August 24, 2022

End-To-End Type-Safety with GraphQL, Prisma & React: Frontend

13 min read

End-to-end type safety is implemented by ensuring the types across your entire application's stack are kept in sync.

Table Of Contents

Introduction

In this series you will learn how to implement end-to-end type safety using React, GraphQL, Prisma, and some other helpful tools that tie those three together.

In this section, you will build a small React application that displays a list of users and a set of messages associated with each user. This app will be read-only, showing what already exists in the database.

In this first article, the application will only render static data instead of fetching data from a database. Over the course of the series, you will change this and add a GraphQL API with a database that your application can consume to render its data dynamically.

Technologies you will use

These are the main tools you will be using throughout this series:

  • Prisma as the Object-Relational Mapper (ORM)
  • PostgreSQL as the database
  • Railway to host your database
  • TypeScript as the programming language
  • GraphQL Yoga as the GraphQL server
  • Pothos as the code-first GraphQL schema builder
  • Vite to manage and scaffold your frontend project
  • React as the frontend JavaScript library
  • GraphQL Codegen to generate types for the frontend based on the GraphQL schema
  • TailwindCSS for styling the application
  • Render to deploy your API and React Application

Prerequisites

Assumed knowledge

While this series will attempt to cover everything in detail from a beginner's standpoint, the following would be helpful:

  • Basic knowledge of JavaScript or TypeScript
  • Basic knowledge of GraphQL
  • Basic knowledge of React

Development environment

To follow along with the examples provided, you will be expected to have:

Start a React application with Vite

There are many different ways to get started when building a React application. One of the easiest and most popular ways currently is to use Vite to scaffold and set up your application.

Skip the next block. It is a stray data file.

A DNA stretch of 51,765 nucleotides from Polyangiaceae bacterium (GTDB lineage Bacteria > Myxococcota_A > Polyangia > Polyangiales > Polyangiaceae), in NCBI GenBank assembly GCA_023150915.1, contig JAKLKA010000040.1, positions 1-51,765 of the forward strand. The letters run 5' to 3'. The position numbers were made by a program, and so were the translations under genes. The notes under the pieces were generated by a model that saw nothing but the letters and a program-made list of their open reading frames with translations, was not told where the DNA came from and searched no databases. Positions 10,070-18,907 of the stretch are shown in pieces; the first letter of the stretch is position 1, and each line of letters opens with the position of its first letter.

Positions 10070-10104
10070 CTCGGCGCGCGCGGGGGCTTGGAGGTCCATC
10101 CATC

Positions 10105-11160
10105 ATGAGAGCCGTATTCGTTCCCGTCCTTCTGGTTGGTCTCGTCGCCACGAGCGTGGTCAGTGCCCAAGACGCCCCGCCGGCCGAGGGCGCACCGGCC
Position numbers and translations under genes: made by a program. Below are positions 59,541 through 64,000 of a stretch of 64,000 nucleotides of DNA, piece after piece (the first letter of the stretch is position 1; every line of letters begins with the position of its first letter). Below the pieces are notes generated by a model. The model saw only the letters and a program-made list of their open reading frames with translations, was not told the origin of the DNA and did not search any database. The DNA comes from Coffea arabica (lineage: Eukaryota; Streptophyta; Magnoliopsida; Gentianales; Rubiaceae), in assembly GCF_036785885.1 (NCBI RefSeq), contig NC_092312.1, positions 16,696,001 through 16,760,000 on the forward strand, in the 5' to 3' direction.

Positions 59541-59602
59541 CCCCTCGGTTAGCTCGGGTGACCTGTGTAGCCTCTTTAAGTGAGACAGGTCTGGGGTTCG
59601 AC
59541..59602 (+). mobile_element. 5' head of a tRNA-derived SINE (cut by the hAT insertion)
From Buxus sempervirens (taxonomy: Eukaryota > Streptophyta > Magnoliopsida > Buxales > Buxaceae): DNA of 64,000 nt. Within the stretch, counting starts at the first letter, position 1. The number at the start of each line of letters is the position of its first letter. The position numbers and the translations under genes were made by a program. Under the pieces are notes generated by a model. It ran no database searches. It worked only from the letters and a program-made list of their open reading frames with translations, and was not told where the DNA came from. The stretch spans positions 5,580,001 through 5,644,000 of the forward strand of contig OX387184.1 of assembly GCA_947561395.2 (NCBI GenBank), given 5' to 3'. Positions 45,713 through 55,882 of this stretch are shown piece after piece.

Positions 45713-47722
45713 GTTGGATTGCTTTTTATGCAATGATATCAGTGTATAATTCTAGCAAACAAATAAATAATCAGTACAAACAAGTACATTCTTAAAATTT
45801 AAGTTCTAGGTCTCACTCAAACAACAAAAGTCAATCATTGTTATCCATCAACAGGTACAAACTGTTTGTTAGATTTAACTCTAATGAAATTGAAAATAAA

To get started, run this command in a directory where you would like your application's code to live:

npm create vite@latest react-client -- --template react-ts
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Note: You don't need to install any packages before running this command.

This command set up a ready-to-go React project in a folder named react-client using a TypeScript template. The template comes with a development server, hot module replacement, and a build process out of the box.

Once your project has been generated you will be prompted to enter the new directory, install the node modules, and run the project. Go ahead and do that by running the following commands:

cd react-client
npm install
npm run dev
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Once your development server is up and running you should see some output that looks similar to this:

If you pop open the link from that output you will be presented with Vite's React and TypeScript template landing template page:

Clean up the template

The starter template comes with a few things you will not need, so the first thing to do is clean things up.

Within the src folder, there will be two things to delete. Remove the following:

  • App.css
  • /assets (The whole directory)

Next, replace the contents of /src/App.tsx with the following component to give yourself a clean slate to work with:

// src/App.tsx
function App() {
return (
<h2>Hello World!</h2>
)
}
export default App
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Set up TailwindCSS

Your application will use TailwindCSS to make designing and styling your components easy. To get started, you will first need a few new dependencies:

npm install -D tailwindcss postcss autoprefixer
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The command above will install all of the pieces TailwindCSS requires to work in your project, including the Tailwind CLI. Initialize TailwindCSS in your project using the newly installed CLI:

npx tailwindcss init -p